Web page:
If your fully kitted out Landcruiser with diff locks, 3 inc lift and massive muddies isn’t cutting the off-road mustard, we have a solution. Buy a tank..!
The very last operational Centurion MK 7 bridge layer is the only tank left in the world of its kind that is completely running and operational and it’s going up in an online auction situated on the Gold Coast this Wednesday.
“We feel honoured to be able to auction such a unique piece of history featuring one of the rarest army tanks not only in Australia but the world and we feel responsibility in passing down its history to the next custodians,” said Mr Lee Hames, Chief Operations Officer for Lloyds Auctions.
“These tanks have been preserved and cherished by the current custodian and they will be remembered forever by their stories that will live on and be told for many generations to come,” Mr Hames continued.
These tanks are currently owned by a passionate Gold Coast local, where he currently operates rides for the public and can learn about Australian War history first-hand in person. The auction listing states, “All three engines operate including the 27 litre v12 Rolls Royce main engine, B40 Rolls Royce hydraulic pump motor and Morris 1100 Auxiliary motor. The bridges load capacity is rated at 80 ton. Complete and functional in every regard. One of four in the Australian army and one of two that served in Vietnam….”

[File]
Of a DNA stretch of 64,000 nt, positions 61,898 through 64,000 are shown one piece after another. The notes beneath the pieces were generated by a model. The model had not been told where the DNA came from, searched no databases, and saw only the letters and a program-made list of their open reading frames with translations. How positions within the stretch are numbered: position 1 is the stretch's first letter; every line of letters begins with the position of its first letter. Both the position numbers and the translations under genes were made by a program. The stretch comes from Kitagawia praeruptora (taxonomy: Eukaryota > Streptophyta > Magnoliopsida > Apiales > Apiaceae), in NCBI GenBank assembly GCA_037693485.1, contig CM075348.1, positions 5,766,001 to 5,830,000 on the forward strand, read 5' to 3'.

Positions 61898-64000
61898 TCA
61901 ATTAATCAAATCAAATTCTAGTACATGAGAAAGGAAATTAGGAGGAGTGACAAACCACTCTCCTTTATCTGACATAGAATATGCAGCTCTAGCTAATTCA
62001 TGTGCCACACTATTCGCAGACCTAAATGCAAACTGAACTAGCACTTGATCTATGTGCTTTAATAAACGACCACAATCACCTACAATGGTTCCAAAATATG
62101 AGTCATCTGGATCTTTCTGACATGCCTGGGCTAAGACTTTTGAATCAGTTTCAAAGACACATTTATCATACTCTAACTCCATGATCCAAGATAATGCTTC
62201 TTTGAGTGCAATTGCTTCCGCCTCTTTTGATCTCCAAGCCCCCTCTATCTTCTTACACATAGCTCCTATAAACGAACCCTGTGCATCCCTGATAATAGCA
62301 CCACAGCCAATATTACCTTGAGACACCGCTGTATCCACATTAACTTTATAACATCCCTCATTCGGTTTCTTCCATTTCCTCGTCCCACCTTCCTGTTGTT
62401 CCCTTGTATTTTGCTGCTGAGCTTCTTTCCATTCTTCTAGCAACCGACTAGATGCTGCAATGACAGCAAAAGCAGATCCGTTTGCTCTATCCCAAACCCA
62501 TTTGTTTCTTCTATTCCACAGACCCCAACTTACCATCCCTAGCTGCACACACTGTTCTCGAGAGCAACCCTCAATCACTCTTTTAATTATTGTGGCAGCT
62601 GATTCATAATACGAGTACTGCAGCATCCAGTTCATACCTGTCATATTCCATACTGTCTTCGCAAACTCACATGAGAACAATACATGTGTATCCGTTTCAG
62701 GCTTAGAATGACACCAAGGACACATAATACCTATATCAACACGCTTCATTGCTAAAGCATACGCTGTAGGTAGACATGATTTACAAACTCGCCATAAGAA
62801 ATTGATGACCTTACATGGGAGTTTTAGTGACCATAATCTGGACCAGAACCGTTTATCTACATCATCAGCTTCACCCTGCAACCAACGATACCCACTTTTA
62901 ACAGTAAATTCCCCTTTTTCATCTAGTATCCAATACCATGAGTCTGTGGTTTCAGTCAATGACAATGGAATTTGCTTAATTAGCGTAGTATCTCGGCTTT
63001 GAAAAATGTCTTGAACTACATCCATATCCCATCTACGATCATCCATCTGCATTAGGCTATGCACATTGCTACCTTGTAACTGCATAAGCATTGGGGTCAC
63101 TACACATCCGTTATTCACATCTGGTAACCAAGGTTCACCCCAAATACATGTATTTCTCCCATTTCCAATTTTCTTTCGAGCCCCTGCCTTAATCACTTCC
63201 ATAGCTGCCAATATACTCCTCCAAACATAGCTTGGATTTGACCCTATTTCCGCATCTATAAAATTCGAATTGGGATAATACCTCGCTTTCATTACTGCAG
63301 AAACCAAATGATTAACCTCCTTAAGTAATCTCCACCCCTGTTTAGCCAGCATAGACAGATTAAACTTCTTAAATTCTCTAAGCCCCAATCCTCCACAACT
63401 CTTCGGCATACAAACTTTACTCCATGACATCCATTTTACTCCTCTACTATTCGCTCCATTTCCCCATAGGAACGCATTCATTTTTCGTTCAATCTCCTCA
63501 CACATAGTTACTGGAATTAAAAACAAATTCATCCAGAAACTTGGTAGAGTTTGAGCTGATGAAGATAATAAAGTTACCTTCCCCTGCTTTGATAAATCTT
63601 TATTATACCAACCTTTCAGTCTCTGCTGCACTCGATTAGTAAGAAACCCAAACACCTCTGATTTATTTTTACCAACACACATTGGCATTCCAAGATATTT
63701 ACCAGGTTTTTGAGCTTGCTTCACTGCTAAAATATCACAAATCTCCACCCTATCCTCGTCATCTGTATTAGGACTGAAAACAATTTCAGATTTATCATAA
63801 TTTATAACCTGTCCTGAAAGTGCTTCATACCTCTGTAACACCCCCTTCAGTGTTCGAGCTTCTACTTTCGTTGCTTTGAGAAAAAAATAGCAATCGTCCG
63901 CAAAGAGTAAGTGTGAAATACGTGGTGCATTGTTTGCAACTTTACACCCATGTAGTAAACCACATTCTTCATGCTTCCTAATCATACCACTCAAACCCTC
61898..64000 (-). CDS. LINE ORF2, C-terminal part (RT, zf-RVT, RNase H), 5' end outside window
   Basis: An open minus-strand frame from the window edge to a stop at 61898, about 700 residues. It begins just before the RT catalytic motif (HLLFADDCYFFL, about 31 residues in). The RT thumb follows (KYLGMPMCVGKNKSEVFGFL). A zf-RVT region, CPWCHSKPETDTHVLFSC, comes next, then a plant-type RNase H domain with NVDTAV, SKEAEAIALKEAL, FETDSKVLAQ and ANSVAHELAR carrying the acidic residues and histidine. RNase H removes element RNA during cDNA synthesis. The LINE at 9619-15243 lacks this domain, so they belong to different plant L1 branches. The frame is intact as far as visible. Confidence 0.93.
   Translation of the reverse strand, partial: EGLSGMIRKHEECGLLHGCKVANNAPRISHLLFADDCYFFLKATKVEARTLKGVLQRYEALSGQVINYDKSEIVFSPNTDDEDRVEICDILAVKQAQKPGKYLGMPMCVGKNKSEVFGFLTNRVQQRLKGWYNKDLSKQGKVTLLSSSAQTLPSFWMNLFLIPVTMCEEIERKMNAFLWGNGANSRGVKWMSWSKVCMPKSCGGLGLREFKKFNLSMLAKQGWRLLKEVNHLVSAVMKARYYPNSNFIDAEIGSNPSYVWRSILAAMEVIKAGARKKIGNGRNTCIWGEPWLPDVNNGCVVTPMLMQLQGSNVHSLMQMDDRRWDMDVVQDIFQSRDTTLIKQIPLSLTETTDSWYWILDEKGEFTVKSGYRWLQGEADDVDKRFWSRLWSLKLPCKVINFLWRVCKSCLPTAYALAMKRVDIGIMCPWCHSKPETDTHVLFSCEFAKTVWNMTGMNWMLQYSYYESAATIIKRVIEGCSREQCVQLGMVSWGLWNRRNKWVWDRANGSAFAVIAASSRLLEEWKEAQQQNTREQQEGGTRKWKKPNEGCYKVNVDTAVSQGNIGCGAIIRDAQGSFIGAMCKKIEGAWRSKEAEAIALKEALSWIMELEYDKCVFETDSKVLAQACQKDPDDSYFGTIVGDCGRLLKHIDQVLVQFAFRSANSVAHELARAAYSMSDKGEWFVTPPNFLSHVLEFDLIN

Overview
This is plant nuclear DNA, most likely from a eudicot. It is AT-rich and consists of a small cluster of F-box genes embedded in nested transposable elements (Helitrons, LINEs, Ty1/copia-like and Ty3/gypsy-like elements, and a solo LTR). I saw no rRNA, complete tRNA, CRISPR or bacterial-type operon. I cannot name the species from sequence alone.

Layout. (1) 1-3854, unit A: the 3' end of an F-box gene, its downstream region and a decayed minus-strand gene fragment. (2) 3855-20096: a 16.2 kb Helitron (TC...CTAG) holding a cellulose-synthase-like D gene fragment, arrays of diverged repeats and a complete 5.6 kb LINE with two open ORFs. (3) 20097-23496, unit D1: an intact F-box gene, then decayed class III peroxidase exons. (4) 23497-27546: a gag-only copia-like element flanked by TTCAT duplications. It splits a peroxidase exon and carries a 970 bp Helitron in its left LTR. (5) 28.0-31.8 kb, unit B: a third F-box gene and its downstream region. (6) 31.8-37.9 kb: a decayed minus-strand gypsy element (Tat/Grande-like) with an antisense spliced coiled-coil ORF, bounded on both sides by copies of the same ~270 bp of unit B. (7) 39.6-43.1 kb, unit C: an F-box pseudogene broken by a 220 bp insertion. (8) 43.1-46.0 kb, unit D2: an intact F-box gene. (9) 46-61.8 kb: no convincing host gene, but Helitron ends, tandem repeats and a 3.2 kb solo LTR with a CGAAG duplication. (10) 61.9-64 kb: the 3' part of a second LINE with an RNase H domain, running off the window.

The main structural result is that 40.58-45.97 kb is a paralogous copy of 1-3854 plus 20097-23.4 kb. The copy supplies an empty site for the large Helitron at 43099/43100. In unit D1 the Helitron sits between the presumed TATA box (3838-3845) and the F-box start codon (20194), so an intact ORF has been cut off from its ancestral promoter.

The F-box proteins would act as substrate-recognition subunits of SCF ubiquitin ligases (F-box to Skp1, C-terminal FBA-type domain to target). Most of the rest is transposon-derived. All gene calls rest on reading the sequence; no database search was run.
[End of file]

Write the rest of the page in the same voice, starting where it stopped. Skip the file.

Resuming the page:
“They changed my life, 10 years ago if you had of said to me that I was going to have a business with 25 tanks, I would have laughed and said you were crazy, but it’s the way that is gone and it’s given me a lot more than I have ever expected,” said the current custodian of the tanks.
If your garage is too small to house a Centurion bridge layer tank, there are plenty of other vehicles on offer including a Toyota Megacruiser (I’m definitely going to bid for that if the missus lets me), a Mercedes Benz Unimog, a couple of Series 2A Land Rovers and a 1940’s Bren Gun Carrier.
These vehicles are extremely unique, and represent a timepiece in history, each with their own serial numbers and ARNs that are stamped around the vehicles.
“The war memorial has records of these vehicles and the ARN has stayed with the vehicles and the tanks for its life. You can search the ARN and see that particular tank where it went to and at a particular time,” continued the current custodian.
“I hope that these machines will be enjoyed by the next custodians, and that they will simply have fun with them and look after them,” he continued.
If you want one of these vehicles, you’ll have be quick as bidding is now open online and will close on Wednesday 16th June 2021 at 7:00pm